• {___ Capital (male-dominated company in Pixar’s “Purl”)} BRO. i haven’t even heard of this film. (apparently it is a recent short.) the answer was guessable from the clue once i had the B.
  • {Activist ___ P. Johnson} MARSHA. another one i didn’t know but i’m glad to learn about.

looking over the across clues, i’m surprised to see 24a TORE clued as {Past participle of 28-Across}, referring to {Run at top speed} TEAR. this seems like it’s drawing attention to the dupe, instead of just cluing TEAR as {Eye drop} or whatever. i didn’t know {“Pose” actress named after a “Spider-Man” character} MJ RODRIGUEZ, or indeed even what pose was, but that’s on me, and the puzzle was constructed fairly enough that i was able to put it together from just the downs.

taken as a whole, this puzzle is an emphatic rejection of the idea that cis white men are the only group worth representing in a crossword. in addition to the clues i already mentioned referring to beyoncé, MARSHA p. jackson, MJ RODRIGUEZ, and AKA, you’ve got MAHALIA jackson (as played by ledisi in selma), aretha franklin in the AIN’T clue, KEIRA knightley, the trinidadian origins of LIMBO, the singer ASHANTI, john coltrane’s TENOR SAX, and a civil rights clue for BUSLOAD. in fact, pretty much the only white guy in the puzzle is {America’s finger-pointing, mean-mugging uncle} SAM. i appreciate the fact that erik’s puzzles are always full of not the usual people.

4.7 stars from me. have a great weekend!

Jeffrey Wechsler’s LA Times crossword – Jenni’s write-up

I liked the theme of the puzzle and enjoyed solving it right up until I was completely Naticked down at the bottom – you can see that I finally gave up and asked the computer to fill in the square. 59d [Mouse in Disney’s “Cinderella”] crossing 64a [Belgian expressionist James]? Really? OK, I guess GUS is the logical male name if you’ve got GU_, but it’s a Disney mouse so who knows if it’s a real name? /end rant

So the theme. Familiar phrases have a B added to the beginning. Wackiness results.

Los Angeles Times, July 19, 2019, Jeffery Wechsler, solution grid

  • 17a [That necessary morning cup of coffee?] is a BREWED AWAKENING (rude awakening).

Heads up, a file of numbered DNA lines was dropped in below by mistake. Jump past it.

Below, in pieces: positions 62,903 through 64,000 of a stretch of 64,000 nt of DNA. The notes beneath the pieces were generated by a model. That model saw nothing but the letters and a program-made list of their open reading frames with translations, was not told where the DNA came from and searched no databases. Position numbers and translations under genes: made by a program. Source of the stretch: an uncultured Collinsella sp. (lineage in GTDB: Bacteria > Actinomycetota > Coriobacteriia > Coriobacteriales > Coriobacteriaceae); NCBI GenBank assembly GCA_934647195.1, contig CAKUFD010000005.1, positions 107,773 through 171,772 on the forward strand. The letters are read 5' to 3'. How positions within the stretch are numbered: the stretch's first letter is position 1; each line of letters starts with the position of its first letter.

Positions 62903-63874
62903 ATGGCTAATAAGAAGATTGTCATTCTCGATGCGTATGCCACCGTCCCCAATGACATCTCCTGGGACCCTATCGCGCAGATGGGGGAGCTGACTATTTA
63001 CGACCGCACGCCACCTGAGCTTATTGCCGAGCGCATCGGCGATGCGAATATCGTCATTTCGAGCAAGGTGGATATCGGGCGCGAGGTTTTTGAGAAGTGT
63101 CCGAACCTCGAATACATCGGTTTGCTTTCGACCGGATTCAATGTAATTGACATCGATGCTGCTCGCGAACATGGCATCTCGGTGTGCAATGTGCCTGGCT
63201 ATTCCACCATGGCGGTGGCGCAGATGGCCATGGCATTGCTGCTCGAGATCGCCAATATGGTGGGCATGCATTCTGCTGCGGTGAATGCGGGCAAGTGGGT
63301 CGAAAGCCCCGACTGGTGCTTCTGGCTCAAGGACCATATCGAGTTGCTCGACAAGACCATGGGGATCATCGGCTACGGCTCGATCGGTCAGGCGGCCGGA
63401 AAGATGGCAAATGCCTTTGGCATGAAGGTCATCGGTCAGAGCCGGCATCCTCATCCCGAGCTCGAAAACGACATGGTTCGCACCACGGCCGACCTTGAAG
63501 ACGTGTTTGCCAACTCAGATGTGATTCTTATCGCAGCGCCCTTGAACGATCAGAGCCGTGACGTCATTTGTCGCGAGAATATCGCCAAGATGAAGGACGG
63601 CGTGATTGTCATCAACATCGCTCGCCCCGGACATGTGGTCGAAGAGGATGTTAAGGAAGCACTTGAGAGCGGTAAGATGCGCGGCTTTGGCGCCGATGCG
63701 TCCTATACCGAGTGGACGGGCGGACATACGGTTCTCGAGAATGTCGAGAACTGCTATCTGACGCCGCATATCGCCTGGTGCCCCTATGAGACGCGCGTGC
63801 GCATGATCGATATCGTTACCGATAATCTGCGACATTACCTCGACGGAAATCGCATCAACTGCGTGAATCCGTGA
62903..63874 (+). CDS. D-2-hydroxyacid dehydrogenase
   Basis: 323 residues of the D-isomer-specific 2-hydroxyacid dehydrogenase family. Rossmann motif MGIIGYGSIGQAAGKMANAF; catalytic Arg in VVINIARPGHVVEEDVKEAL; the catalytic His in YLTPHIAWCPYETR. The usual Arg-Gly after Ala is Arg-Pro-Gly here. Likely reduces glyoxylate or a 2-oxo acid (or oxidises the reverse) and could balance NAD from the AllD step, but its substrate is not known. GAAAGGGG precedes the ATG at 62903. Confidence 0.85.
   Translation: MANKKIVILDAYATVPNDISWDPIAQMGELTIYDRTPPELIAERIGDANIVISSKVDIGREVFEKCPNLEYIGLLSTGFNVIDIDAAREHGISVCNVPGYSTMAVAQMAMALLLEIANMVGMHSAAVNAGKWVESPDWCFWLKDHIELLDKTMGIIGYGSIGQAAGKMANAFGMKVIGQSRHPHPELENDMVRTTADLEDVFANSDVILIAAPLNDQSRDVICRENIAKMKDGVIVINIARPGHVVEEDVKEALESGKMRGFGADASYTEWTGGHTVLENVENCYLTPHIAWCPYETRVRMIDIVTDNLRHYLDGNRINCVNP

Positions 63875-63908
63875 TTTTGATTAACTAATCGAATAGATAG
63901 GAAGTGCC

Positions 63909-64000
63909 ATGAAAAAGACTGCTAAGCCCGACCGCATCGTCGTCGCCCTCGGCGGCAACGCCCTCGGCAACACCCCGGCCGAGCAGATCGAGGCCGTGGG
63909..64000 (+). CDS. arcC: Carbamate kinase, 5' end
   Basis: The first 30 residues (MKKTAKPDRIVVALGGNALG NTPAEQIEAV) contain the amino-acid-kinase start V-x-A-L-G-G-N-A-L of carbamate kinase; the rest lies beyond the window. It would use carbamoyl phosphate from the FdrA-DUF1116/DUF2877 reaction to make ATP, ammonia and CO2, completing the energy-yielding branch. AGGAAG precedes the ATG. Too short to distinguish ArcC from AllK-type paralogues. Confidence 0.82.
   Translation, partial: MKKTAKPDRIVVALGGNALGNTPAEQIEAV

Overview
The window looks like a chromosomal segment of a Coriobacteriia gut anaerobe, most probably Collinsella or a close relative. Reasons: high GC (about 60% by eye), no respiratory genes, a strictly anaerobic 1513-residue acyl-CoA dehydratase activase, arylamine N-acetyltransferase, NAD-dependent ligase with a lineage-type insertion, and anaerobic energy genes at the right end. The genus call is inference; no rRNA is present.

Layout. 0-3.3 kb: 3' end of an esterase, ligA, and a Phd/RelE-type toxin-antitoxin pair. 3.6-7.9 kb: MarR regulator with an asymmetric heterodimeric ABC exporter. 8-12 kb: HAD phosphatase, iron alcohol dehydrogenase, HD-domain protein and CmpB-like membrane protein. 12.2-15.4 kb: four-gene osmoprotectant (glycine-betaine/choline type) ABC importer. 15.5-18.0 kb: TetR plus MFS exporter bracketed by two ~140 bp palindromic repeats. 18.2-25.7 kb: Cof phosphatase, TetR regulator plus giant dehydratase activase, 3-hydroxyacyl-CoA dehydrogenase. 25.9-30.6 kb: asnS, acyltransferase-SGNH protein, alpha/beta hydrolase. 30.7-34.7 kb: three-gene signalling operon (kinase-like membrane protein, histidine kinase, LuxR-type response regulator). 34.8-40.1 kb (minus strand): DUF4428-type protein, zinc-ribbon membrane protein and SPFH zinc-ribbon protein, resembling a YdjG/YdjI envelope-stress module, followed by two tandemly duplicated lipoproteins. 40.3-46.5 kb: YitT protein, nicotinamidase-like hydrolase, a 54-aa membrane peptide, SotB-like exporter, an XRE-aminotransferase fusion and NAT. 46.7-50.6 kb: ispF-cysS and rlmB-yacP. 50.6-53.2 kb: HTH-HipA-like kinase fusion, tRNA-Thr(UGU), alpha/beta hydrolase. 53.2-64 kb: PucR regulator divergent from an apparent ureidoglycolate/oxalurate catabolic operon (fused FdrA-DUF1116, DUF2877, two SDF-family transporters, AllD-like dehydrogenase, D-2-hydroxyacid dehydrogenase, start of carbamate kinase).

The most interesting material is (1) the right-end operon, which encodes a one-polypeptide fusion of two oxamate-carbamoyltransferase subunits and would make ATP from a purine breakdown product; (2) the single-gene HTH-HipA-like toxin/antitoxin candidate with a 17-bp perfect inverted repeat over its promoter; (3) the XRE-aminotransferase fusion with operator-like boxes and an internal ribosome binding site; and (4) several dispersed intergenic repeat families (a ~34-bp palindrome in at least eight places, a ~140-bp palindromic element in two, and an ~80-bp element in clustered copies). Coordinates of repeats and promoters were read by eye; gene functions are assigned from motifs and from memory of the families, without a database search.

• 24a [Prepare some fish for frying?] is BREAD HERRING (red herring).
  • 44a [Good nickname for Stephen King?] would be BRAIN OF TERROR (reign of terror).
  • 58a [Part of the Hulk’s healthy diet?] are BRUTE VEGETABLES (root vegetables).

All the base phrases are solid, all the theme answers are amusing, and I like the fact that they all change the spelling of the first word. Very fun theme.

A few other things:

  • 2d [Sub] was obviously TEMP, except it was actually HERO. Where I grew up they were “wedges” – very local to Port Chester, NY.
  • 5a [Lawrence with an eponymous college] showed me how much I’ve internalized the patriarchy. I grew up 30 minutes from SARAH Lawrence, and have several friends and kids of friends who’ve gone there. I got it from crossings because I was looking for a male name. Duh.
  • 10d [Wee] is the charming PINT-SIZE.
  • 31d [Food often served with a mallet] is yummy yummy CRAB. Mmm. CRAB.
  • 50a [Truly enjoy something] is EAT IT UP, like me with CRAB.

What I didn’t know before I did this puzzle: see above re: GUS and ENSOR. I also didn’t know that the quote was “YOND Cassius…” I always thought it was YON.

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10 Responses to Friday, July 19, 2019

  1. arthur118 says:

    Ratings must belong to a different day.
    New Yorker puzzle hasn’t even been published and it’s showing 27 ratings.

  2. e.a. says:

    today’s inkubator is one of those puzzles i’ll remember in a year

  3. cyco says:

    Enjoyed the NYT and TNY quite a bit today, but the Inkubator is fantastic. Fresh, lively fill all over and a nice theme that didn’t overbear. SWAPPED SPIT on top of POTTERVERSE is such a great stack!

  4. David Glasser says:

    NYT: very depressed that I needed 3/5 crossings to identify one of my favorite musicians with a very clear clue. Some classic human behavior.

  5. JohnH says:

    Re the NYT, curiously a recent Sunday Times Magazine “Spelling Bee” didn’t accept LOOFA, maybe because it’s not an alternative spelling in MW11C.

  6. Michael says:

    Inkubator’s rotational cancer sign also spells “69” on its side, which, coupled with MOON and tomorrow’s Apollo 11 anniversary, adds yet another (unintended?) layer to the theme.

Comments are closed.